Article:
The NBA season is long. At some point later this season, basketball will be fun again for the Los Angeles Clippers. Their shots will be falling, the offense will be flowing, the team will be healthy, and when that future day arrives, it will be difficult to remember or indeed even imagine how difficult things are for the team right now. How pulling-teeth, stop-and-start, no-alibi-U-G-L-Y it is just to score points.
It's going to happen. I have gone into every game of this road trip assuming that the floodgates would open. But it hasn't happened yet. Again in Boston against the Celtics, it was a struggle. Just take a look at the first quarter shot chart for the two teams.
Boston made nine jump shots in the first quarter -- out of 13 shots from beyond 10 feet. The Clippers on the other hand were 2-11 from beyond 10 feet. This was of course not an isolated quarter, but the continuation of a trend that goes back to the Indiana game at least. Is Boston a good jump shooting team? Yes, they are, it's a strength of the Celtics. But guess what? It was supposed to be a strength of the Clippers this season as well. The off-season priority was to add shooters, but you certainly wouldn't be able to guess that based on the recent results. The loss of J.J. Redick definitely hurts the team shooting, but the current struggles go way beyond the absence of one guy.
Things settled down after that first quarter -- a quarter the Clippers only trailed by three points, despite the shooting disparity. The Celtics actually built a six point lead by halftime, but a 14-4 Clippers run to open the second half put the Clippers on top. Boston regained the lead for a time, but the Clippers were up by a basket going into the fourth quarter, and never trailed again.
Still, the Clippers refused to make things easy on themselves. They missed 12 free throws in the game -- yes, five of them by DeAndre Jordan, but a pair each from Paul and Darren Collison and Antawn Jamison as well, including four straight misses in the middle of the fourth quarter when they should have been putting the game away.
Poor three point shooting has been the biggest bugaboo for the team lately, as they've been below 20% on the trip outside of a red-hot second half in Memphis. Heading into the fourth quarter in Boston, they were once again frigid from deep -- 3-12. But as if to highlight just how important the three ball is as a weapon, after the Celtics got back to within two points for the final time, Jamal Crawford hit threes on back to back possessions to finally put the game to bed with a little over two minutes left.
Crawford finished with 21 points, second on the team behind Paul's 22 (he also led the team with nine assist and tied for team high with seven rebounds), while Blake Griffin contributed 18 points, seven rebounds and four assists.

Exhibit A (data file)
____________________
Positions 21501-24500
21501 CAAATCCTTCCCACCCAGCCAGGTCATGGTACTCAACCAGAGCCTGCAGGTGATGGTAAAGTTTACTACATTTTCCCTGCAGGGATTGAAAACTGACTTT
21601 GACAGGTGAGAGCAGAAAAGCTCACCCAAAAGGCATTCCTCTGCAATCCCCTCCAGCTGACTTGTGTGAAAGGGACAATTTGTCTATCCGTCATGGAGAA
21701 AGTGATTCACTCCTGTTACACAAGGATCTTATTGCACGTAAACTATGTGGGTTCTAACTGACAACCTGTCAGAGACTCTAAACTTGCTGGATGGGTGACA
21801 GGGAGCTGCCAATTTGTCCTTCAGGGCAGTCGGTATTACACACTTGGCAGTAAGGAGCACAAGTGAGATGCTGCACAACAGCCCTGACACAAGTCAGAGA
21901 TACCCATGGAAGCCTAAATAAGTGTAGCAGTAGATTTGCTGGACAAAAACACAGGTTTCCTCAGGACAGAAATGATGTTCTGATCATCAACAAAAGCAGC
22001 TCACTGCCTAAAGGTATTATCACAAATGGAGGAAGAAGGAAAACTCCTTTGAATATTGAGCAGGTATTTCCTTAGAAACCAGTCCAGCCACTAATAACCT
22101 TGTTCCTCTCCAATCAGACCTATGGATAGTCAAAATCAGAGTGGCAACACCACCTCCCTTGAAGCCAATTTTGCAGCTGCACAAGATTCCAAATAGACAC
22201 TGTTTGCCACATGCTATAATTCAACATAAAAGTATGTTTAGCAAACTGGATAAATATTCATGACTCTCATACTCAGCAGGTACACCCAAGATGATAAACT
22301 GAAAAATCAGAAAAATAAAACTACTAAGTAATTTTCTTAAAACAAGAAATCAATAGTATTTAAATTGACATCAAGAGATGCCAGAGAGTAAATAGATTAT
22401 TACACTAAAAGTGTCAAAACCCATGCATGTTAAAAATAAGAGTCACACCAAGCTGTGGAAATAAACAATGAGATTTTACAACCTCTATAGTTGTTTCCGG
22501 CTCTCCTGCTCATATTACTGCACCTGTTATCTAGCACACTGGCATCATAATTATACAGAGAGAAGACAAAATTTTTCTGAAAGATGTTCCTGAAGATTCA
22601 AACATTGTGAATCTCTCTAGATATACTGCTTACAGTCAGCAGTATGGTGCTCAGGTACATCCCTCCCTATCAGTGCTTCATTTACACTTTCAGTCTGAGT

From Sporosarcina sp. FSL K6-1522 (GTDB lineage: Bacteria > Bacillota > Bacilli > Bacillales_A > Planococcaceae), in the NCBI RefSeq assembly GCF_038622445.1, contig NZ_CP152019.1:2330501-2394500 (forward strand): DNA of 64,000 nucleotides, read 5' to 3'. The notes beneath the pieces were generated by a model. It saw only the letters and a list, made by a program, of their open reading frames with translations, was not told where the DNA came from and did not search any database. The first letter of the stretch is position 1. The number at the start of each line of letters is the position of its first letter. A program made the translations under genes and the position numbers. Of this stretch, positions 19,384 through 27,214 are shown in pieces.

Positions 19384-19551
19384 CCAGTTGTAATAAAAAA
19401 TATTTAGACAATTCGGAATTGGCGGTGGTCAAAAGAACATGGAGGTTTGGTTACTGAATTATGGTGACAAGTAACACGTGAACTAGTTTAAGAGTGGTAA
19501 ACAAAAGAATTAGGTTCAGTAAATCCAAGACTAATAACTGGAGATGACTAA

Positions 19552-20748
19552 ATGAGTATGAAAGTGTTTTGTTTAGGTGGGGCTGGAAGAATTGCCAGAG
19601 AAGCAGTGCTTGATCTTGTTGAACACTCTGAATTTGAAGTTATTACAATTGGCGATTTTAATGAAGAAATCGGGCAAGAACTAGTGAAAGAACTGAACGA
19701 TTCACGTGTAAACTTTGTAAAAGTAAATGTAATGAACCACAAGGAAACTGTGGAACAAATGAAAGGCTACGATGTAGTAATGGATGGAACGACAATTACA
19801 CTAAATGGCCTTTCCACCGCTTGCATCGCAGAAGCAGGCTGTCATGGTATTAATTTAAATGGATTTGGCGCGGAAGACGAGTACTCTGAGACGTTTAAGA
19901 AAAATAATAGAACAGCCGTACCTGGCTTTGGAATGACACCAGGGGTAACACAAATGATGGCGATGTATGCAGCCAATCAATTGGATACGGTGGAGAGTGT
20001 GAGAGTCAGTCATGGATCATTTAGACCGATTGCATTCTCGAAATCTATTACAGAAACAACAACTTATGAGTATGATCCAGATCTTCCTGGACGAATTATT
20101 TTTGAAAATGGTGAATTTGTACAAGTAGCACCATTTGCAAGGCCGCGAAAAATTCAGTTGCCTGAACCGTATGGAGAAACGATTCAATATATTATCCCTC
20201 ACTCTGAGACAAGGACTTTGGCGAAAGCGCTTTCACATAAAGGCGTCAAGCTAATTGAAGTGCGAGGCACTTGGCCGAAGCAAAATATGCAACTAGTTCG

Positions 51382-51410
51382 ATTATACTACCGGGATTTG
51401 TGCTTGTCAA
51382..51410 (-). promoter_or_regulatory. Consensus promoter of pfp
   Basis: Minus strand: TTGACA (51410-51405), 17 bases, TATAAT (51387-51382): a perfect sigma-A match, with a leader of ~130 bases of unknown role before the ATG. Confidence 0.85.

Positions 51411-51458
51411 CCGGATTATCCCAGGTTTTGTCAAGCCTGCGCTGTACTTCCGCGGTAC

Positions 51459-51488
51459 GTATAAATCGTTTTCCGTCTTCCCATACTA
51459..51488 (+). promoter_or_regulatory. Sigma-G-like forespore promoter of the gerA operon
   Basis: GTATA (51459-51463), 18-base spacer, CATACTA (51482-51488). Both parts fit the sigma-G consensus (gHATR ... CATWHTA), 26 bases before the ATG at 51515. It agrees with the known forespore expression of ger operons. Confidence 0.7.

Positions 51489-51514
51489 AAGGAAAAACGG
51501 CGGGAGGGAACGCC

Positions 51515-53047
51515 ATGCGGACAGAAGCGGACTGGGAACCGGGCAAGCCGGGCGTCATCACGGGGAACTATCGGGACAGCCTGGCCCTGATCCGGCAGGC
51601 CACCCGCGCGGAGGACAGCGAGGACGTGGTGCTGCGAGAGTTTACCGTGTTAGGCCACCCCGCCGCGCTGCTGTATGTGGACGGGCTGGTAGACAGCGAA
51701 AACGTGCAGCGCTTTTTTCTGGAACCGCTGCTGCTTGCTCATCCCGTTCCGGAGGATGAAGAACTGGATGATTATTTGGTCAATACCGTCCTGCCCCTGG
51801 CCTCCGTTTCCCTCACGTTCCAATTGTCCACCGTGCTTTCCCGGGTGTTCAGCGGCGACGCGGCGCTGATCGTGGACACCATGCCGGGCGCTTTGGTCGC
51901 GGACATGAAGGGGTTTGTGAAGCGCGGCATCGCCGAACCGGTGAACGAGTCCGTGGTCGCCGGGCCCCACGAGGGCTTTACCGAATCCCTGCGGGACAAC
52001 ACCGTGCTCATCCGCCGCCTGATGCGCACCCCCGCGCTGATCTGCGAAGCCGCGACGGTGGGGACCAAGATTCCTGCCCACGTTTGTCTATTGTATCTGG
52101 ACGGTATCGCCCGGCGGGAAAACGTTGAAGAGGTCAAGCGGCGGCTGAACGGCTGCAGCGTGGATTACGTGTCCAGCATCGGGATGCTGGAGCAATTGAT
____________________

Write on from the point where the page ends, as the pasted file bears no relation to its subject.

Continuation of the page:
With Kris Humphries and Kelly Olynyk hurt (not to mention Rajon Rondo of course) an already thin Celtics bench became threadbare, and Boston's starters accounted for 84 of the team's 88 points. Funnily enough, although the Celtics are small across the front line, they're actually very big at the small forward, where Jeff Green is as tall as either of their actual bigs and probably longer. That size at the small forward created a mismatch against Jared Dudley (and a huge mismatch during the brief periods where he was matched up with Jamal) and Green led all scorers with 29 points. But with Griffin getting up on Brandon Bass after the intermission, Green was pretty much the only option the Celtics had in the second half, and that just wasn't enough.
Stephen Jackson had an interesting debut in his first game as a Clipper. He didn't score, didn't get a rebound, an assist or a steal, and he missed all three of his shots (all of them three pointers). He did however pressure the Celtics into a couple of mistakes with his defense, and appears to be just an intense as ever, which will be a welcome addition to the team. His shot selection was as bad as ever -- you might think that a guy who hasn't played an NBA game in eight months and who has just joined a team on a non-guaranteed contract after being ignored by the entire league all off-season would think twice before launching a three pointer early in the shot clock the first time he touched the ball. But then I guess he wouldn't be Stephen Jackson.
Rivers seemed to think that he needed Griffin on the court to match up with the jump shooting bigs of the Celtics, and Blake logged 42 minutes on the night. No one else played more than Dudley's 37, so hopefully they won't be too fatigued for their meeting with the Nets tomorrow night.
Fatigue notwithstanding, you can assume that the game in Brooklyn will be a struggle, unless and until the shots start falling again.